Genetic Variation in Preferences for Giving and Risk-Taking
David Cesarini (),
Christopher T. Dawes (),
Magnus Johannesson (),
Paul Lichtenstein () and
Björn Wallace ()
Additional contact information Christopher T. Dawes: Political Science Department, University of California, San Diego, Postal: University of California, San Diego, 9500 Gilman Drive 0521, La Jolla, CA 92093-0521, USA
Paul Lichtenstein: Department of Medical Epidemiology and Biostatistics, Karolinska Institutet, Postal: Karolinska Institutet, Box 281, SE-171 77 Stockholm, Sweden
Björn Wallace: Dept. of Economics, Stockholm School of Economics, Postal: Stockholm School of Economics, P.O. Box 6501, SE-113 83 Stockholm, Sweden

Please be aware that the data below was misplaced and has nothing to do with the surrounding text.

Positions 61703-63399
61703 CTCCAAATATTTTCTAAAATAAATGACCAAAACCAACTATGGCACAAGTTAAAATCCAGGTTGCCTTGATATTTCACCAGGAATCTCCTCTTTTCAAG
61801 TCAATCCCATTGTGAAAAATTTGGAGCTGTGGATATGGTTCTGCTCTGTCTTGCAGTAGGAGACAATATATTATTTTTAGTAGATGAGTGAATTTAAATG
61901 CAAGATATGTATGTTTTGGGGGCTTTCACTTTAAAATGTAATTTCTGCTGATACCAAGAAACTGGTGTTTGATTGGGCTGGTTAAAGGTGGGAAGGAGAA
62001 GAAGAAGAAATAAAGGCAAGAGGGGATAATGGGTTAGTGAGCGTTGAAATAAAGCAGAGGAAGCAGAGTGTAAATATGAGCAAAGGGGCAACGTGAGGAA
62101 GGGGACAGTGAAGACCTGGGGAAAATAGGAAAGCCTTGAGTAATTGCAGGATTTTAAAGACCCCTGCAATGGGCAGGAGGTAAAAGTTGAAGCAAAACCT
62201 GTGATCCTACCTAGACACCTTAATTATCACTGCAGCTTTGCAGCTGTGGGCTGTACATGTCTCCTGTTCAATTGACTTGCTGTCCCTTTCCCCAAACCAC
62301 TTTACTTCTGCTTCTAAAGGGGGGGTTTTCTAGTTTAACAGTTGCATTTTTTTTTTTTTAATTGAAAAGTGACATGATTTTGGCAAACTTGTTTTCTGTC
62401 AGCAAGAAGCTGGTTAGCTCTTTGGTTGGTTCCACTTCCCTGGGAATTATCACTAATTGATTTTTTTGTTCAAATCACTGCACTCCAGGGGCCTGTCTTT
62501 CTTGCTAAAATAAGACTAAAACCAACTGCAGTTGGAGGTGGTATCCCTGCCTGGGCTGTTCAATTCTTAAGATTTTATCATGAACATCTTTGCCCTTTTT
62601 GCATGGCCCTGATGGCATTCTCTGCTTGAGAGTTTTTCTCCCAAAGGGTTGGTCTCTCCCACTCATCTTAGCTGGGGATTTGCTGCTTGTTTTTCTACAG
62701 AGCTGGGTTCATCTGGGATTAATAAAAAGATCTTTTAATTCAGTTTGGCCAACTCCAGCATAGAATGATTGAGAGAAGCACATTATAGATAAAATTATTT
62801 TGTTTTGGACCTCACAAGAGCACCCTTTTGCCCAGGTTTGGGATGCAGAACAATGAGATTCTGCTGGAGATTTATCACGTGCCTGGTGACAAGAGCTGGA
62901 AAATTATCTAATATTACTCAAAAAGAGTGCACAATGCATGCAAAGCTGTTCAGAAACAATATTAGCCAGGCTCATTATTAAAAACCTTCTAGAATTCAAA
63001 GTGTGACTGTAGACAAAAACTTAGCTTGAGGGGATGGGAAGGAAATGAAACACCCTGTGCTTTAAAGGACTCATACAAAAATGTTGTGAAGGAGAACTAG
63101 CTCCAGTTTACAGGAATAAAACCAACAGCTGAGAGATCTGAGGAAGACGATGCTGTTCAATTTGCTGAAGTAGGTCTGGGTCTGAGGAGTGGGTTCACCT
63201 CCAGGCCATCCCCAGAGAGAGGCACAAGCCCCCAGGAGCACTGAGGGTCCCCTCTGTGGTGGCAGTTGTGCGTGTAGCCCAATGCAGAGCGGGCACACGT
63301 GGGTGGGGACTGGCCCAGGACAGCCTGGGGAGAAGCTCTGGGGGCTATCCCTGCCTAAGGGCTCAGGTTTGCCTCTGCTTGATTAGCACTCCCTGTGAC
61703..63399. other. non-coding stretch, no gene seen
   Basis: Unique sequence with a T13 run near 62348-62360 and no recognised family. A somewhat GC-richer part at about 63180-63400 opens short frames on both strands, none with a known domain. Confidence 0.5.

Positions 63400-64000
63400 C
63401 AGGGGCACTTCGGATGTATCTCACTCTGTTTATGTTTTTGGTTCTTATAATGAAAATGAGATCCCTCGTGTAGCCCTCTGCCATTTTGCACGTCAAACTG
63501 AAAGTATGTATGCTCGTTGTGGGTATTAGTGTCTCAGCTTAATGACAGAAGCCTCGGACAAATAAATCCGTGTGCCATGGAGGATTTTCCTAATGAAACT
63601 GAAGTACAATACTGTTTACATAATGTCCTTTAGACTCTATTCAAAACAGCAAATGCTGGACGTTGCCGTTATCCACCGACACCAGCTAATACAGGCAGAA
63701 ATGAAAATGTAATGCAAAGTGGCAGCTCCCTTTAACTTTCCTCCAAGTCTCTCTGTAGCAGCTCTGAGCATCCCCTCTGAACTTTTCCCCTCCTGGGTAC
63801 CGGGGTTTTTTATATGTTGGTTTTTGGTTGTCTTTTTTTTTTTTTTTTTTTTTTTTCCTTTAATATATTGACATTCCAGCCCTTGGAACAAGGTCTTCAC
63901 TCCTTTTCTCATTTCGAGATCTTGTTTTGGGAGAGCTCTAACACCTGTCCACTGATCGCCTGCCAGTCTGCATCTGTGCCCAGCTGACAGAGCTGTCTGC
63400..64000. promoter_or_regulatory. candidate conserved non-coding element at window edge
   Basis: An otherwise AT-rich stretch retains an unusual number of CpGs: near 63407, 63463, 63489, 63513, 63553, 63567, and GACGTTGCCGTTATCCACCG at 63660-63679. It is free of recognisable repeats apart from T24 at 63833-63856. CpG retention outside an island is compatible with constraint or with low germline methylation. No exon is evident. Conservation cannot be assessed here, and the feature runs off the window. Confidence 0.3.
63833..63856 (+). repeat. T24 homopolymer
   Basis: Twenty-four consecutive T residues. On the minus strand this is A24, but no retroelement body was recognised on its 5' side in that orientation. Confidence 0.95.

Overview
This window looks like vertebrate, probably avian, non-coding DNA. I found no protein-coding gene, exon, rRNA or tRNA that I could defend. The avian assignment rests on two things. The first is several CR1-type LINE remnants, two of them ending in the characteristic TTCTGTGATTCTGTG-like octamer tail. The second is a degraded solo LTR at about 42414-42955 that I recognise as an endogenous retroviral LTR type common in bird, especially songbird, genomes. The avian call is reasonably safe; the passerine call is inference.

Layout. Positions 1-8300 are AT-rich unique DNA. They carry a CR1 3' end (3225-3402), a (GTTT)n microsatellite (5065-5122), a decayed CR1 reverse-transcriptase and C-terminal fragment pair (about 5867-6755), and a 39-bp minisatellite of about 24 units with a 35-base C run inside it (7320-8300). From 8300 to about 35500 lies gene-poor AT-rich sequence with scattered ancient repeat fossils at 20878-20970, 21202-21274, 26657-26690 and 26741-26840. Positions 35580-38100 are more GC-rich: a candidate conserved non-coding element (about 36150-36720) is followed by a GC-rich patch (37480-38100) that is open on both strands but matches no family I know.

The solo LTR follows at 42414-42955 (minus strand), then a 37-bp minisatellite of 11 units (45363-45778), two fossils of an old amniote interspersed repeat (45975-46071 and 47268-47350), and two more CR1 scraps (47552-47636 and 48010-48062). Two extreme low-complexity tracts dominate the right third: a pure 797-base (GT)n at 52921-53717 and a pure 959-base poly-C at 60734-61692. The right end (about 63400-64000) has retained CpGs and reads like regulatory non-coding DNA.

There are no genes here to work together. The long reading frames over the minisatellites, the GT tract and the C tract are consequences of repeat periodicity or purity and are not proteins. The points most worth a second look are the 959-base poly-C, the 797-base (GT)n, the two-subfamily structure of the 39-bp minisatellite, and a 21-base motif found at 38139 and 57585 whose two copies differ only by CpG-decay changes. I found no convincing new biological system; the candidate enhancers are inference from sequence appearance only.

In this paper, we use the classical twin design to provide estimates of genetic and environmental influences on experimentally elicited preferences for risk and giving. Using standard methods from behavior genetics, we find strong prima facie evidence that these preferences are broadly heritable and our estimates suggest that genetic differences explain approximately twenty percent of individual variation. The results thus shed light on an important source of individual variation in preferences, a source which has hitherto largely been neglected in the economics literature.
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